13.3. Constitutional Status of the Subjects of the Russian Federation Pursuant to Article 5 of the Constitution of the Russian Federation, the latter consists of republics, territories, regions, cities of federal importance, an autonomous region, and autonomous areas — equal subjects of the Russian Federation (currently, there are 85). Based on the Constitution and pursuant thereto, as well as to federal laws, subjects of the Russian Federation adopt their own constitutions and charters, laws, and other normative acts. The equality of the subjects of the Russian Federation is also demonstrated by the equal representation of the subjects in the Federation Council of the Federal Assembly of the Russian Federation, as well as by the manner of formation of the State Council of the Russian Federation, which consists of the high officials of all the subjects of the Russian Federation. Alongside with that, one can also speak about the asymmetry of Russian federalism, due to the fact that the republics in the Russian Federation are declared states (section 2 Article 5 of the Constitution of the Russian Federation), while other subjects of the Russian Federation do not possess this status. Constitutions of the republics may be adopted by their legislative assemblies, as well as via referenda, while other subjects’ charters are only adopted by legislative assemblies. The subjects of the Russian Federation have their territories, and the boundaries between them can only be modified at their mutual consent. The economic foundation of the subjects’ activity is their property, the budget and non-budget fund finances, and their property rights. The subjects of the Russian Federation also possess these characteristics: a) they do not have state sovereignty; b) they do not have a right to secession; c) any subject’s citizens have equal rights and obligations at the territory of the Russian Federation; d) a law of a subject of the Russian Federation may not contradict a federal law (unless the former is adopted to govern the matters which are exclusively the subject’s jurisdiction). Republics, as opposed to other subjects of the Russian Federation, are considered states, but their authority is not sovereign, and they are only independent in the boundaries set forth in the Constitution. Republics may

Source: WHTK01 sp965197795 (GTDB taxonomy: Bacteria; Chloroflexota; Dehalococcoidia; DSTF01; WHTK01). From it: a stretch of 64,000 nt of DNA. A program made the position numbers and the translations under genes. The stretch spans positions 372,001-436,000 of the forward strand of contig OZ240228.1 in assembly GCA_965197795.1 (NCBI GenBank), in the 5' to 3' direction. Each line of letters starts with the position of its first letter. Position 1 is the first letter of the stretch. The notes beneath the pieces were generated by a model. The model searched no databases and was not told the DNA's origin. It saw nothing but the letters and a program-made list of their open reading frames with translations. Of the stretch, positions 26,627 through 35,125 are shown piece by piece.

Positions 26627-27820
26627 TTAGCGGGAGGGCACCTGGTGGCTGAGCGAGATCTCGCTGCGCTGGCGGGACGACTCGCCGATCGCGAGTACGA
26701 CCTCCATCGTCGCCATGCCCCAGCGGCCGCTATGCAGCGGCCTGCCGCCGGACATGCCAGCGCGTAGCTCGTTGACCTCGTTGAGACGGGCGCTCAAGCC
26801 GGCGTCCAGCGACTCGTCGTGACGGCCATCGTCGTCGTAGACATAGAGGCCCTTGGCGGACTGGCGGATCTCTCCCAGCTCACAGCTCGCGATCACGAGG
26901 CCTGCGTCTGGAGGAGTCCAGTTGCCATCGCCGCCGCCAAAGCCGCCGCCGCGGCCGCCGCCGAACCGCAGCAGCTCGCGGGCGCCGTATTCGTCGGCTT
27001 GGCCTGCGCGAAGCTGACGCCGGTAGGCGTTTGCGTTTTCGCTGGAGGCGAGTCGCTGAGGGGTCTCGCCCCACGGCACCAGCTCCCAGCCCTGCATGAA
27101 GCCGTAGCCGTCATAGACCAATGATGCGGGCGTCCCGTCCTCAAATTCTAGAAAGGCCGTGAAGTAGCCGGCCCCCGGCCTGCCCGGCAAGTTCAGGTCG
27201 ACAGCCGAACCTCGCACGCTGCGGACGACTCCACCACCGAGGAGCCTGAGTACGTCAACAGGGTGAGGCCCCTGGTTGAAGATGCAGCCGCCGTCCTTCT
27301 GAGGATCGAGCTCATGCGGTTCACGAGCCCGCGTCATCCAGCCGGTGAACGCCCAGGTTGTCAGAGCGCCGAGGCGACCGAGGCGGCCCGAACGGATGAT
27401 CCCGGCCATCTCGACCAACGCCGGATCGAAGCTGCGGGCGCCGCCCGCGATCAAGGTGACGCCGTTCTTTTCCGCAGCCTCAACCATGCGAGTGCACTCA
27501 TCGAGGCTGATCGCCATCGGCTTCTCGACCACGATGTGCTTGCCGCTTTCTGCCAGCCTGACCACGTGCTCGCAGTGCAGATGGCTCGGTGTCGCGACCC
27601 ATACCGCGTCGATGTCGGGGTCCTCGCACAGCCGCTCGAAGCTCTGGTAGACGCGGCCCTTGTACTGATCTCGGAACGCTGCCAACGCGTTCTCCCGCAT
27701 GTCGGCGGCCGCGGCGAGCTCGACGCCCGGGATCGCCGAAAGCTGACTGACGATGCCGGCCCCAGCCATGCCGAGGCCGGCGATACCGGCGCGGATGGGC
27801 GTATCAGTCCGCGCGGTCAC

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not infringe Russia’s territorial integrity and declare themselves independent states. Republics are free to define their own system of governmental bodies. These bodies are accountable to the population of the republic and, in some cases, to the state authorities of the Russian Federation. Republics are free to establish their state languages and are subjects of international law, but in a limited way, which cannot contradict the Constitution and the laws of the Russian Federation, and it is coordinated by the federal authority jointly with the republican. Republics are also entitled to state symbols. Russian Federation includes one autonomous region (Jewish) and four autonomous districts. Alongside with that, the Jewish nation comprises less than 1% of the Jewish autonomous region. The name is of traditional nature, and this autonomous district is the only region (with the exception of Israel) which is Jewish and has corresponding official legal status. These subjects of the Russian Federation are entitled to adopt their own charters, laws, and other normative acts, address all regional matters, have state symbols, administrative center, form legislative, executive, and judicial bodies which operate based on the Constitution of the Russian Federation. Territories, regions, and cities of federal importance also possess full authority within their territory and as defined by the Constitution of the Russian Federation.